Referring now to Figs. 5, 6 and 7, my improved fixture stud and support comprises a tubular shaft 30. Said shaft is provided with a hollow center 31 extending throughout its entire length; however, it could be a solid cylindrical shaft having bored ends. The shaft 30 has a longitudinally extending groove 32 on its outer surface. One hollow end of said shaft is provided with a coil spring 33 which has its innermost end retained in place by a pin 34. The outer end of this spring does not extend beyond the end of the shaft. The shaft has two diametrically opposite, longitudinally extending slots 35 extending inwardly from the end containing spring 33. The slots 35 are narrower than spring 33. Said slots are shown to be substantially 90 out of phase with the groove 32.

A fixture stud 50 has an aperture 53 in its upper portion to slidably receive the shaft 30 as seen in Fig. 8. The lower portion 51 of said stud is threaded so that an electric fixture may be hung therefrom. An annular retainer member 60 shown in Fig. 9 having a central aperture 61 and two diametrically opposed upstandinglugs 62 is carried on the stud 50 by means of shoulder 52. The retainer member 60 is constructed of spring steel or other suitable material. The stud 50 is received in the aperture 61 while the lugs 62 engage in the groove 32 of shaft 30. In this manner, the stud is prevented from revolving about the shaft 30 and yet is allowed to slide freely along the entire length of said shaft. The groove 32 is positioned to lie on that surface of the 4 shaft between the diametrically opposed slots 35, so that shaft 30 will rest on its strongest end portions when an electric fixture is hung from stud 50.

The shaft 30 retaining the stud 50 is attached to the lower portion of the outlet box by means of two diametrically opposite pins 40 and 41. Said pins are fastened to the interior of the housing wall 10 by riveting as shown in Figs. 5 and 6 or welding or any other suitable means. Said pins are tapped at 42a and 43a so as to provide threaded apertures to receive the screws 42 and 43 respectively. Said screws provide fastening means for holding plaster ring 11 on the bottom of the outlet box housing 10.

In assembling the shaft and stud within the outlet box, the end of the shaft containing the spring is slightly tilted and telescopingly sleeved upon the pin 4 the slots 35 are then brought into receiving registry with the screw 42 allowing the shaft to slide past the screw until its end abuts the inner surface of the housing wall 10. In Fig. 7, the shaft is shown in this position of pre-assembly. Spring 33 is seen to be under compression. At this point, the opposite end of the shaft terminates short of the pin 41, as seen in Fig. 7. The shaft is then brought into axial registry with said pin 41 and telescopingly sleeved upon the pin 41 until the end of shaft 313 abuts the screw 43. The slotted end of the shaft will still be retained on the pin 40; however, it will have retracted far enough for its end to clear the screw 42 as seen in Figs. 5 and 6. Spring 33 tends to maintain the shaft in the position shown in Figs. 5 and 6.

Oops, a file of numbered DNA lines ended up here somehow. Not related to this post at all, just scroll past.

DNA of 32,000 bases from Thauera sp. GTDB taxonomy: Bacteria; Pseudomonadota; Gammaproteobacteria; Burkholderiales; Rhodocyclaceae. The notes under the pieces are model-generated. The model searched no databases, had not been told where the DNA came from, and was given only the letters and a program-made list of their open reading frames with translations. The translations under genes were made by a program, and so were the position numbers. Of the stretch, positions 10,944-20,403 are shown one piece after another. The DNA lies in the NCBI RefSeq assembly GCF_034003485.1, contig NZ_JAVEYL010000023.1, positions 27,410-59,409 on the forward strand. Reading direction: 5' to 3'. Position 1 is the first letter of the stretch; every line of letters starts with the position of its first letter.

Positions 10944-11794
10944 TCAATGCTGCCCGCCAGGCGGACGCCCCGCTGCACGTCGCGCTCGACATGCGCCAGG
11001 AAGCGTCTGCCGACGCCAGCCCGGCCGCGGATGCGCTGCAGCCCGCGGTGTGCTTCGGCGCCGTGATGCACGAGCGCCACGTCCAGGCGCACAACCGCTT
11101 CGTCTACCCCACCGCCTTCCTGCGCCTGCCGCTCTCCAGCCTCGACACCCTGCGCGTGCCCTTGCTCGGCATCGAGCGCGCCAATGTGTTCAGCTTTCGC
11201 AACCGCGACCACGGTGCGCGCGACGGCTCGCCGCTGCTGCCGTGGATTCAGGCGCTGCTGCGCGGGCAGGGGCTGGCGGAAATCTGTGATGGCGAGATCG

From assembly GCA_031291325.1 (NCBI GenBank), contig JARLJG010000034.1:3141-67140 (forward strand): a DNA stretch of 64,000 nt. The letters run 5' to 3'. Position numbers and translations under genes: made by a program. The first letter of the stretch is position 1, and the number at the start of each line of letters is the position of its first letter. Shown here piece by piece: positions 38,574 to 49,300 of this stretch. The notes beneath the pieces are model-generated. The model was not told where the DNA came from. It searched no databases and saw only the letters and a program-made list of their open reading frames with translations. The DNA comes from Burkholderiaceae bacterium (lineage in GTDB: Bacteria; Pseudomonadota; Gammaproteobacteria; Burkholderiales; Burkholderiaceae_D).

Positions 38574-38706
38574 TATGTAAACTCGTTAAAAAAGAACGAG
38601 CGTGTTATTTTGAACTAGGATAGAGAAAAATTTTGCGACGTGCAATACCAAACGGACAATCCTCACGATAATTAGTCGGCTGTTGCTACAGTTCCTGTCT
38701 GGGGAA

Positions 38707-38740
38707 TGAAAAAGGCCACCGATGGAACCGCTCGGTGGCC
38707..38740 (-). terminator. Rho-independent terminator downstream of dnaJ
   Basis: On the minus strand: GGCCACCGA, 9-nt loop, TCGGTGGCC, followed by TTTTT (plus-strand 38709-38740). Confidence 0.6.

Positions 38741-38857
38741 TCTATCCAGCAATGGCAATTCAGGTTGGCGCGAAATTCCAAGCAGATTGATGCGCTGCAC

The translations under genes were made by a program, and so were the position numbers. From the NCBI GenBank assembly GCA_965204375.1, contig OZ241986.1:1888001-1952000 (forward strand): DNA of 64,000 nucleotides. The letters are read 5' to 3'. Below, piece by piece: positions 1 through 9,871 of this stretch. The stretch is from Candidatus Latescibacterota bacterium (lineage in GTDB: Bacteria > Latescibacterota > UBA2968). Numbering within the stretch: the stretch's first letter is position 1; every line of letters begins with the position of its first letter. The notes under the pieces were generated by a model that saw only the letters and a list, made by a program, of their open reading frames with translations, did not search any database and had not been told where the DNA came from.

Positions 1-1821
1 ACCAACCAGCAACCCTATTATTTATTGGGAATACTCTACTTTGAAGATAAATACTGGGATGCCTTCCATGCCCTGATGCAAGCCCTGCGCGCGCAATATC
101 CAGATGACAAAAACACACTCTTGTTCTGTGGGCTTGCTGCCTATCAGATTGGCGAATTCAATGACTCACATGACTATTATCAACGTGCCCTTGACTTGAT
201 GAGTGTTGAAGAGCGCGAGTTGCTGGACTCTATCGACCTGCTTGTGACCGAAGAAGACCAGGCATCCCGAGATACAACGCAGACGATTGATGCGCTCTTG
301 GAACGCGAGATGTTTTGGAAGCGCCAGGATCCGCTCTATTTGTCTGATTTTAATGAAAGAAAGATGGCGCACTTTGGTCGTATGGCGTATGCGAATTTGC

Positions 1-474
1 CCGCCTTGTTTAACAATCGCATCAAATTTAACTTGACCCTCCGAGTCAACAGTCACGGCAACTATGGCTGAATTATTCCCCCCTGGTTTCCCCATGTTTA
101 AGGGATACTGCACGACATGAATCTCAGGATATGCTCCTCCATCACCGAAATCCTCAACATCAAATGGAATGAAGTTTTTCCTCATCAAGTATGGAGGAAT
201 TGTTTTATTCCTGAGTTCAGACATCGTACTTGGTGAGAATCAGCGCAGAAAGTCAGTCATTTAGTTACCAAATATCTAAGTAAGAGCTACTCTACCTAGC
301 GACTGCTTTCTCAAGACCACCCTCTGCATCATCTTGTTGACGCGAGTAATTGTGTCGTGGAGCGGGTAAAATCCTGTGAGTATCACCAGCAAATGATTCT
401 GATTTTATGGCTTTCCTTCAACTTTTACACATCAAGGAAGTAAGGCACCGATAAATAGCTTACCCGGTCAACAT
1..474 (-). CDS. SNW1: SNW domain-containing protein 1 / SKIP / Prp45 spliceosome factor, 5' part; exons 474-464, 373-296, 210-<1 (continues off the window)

The shaft 30 is revolved about its own axis until the stud 50 extends vertically downwardly and outward through the open end of housing 10 so that its outermost end reaches a level that is flush with the plaster line A as seen in Fig. 6. This rotative movement of the shaft 30 disalines the slot 35 with respect to the screw 40 and thereby brings the slot 35 into a locking or retaining engagement with the screw 40. Thus, when the stud is in operative position, the shaft will be securely locked upon the pins 40, 41 and between the screws 42 and 43.

It can readily be seen that my novel fixture stud may be used in connection with both timber and concrete construction. For normal concrete construction the top of outlet box 10 is completely closed with no opening whatsoever. This construction assures the complete exclusion of concrete from the interior of the box. The novel fixture stud is easily inserted after the installation of the outlet box.

When using my invention in connection with bar hangers which are adapted to be fastened between joists, it is only necessary to punch two small apertures in the top of the outlet box and therein attach my novel clamp retaining means. Again, the fixture stud may be inserted I after the outlet box has been completely installed. From the above disclosure it should now be apparent that a great saving of both time and money will result through the use of my invention.

In view of the foregoing description, taken in conjunction with the accompanying drawings, it is believed that a clear understanding of the construction, operation and advantages of the device will be quite apparent to those skilled in this art.

It is to be understood, however, that even though there is herein shown and described a preferred embodiment of the invention, the same is susceptible to certain changes fully comprehended by the spirit of the invention.

What I claim is: